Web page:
Her family struggles to cope with Franny’s depression. Eventually Franny exits her room, but she is no longer the cheerful, friendly girl she once was. Her mother, in a last ditch effort to help her daughter, finds an article in a magazine about a famous shoe designer from Italy. She sends the designer a letter requesting his help in making a pair of shoes for Franny. When he invites Franny to Italy, the girl begins a journey of self-discovery that will change how she views herself.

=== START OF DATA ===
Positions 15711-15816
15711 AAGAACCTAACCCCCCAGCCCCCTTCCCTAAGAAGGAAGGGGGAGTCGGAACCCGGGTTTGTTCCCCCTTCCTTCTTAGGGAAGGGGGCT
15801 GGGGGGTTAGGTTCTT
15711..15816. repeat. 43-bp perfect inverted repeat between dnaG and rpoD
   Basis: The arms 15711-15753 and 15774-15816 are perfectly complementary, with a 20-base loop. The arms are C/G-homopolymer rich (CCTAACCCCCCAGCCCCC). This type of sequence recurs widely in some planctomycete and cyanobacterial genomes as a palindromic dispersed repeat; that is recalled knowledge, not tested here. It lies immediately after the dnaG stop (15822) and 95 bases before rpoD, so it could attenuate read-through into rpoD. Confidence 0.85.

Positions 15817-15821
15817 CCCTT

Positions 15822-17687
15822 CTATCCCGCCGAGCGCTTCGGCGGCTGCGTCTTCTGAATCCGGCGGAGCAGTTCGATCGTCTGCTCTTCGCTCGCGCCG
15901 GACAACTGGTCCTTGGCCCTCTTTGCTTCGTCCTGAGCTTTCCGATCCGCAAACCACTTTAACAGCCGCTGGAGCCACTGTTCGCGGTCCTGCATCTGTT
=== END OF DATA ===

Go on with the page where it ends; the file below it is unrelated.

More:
The Lovely Shoes by Susan Shreve poignantly captures the pain of adolescence and the perceived ostracism of being different. Although the book is intended for grades 4-7, the book is better suited to 7-9th grades, as it deals with some themes an elementary student will not relate to.
The snippets of Italian culture and 1950s nostalgia add interesting touches for the curious reader. Humor brightens the book and lends perspective, all while Shreve captures spot-on the attitudes and feelings of the young adolescent. Perhaps this story rings so true because the book is based on Shreve’s own experiences growing up as a polio survivor. A touching story of family, love, fashion and growing up.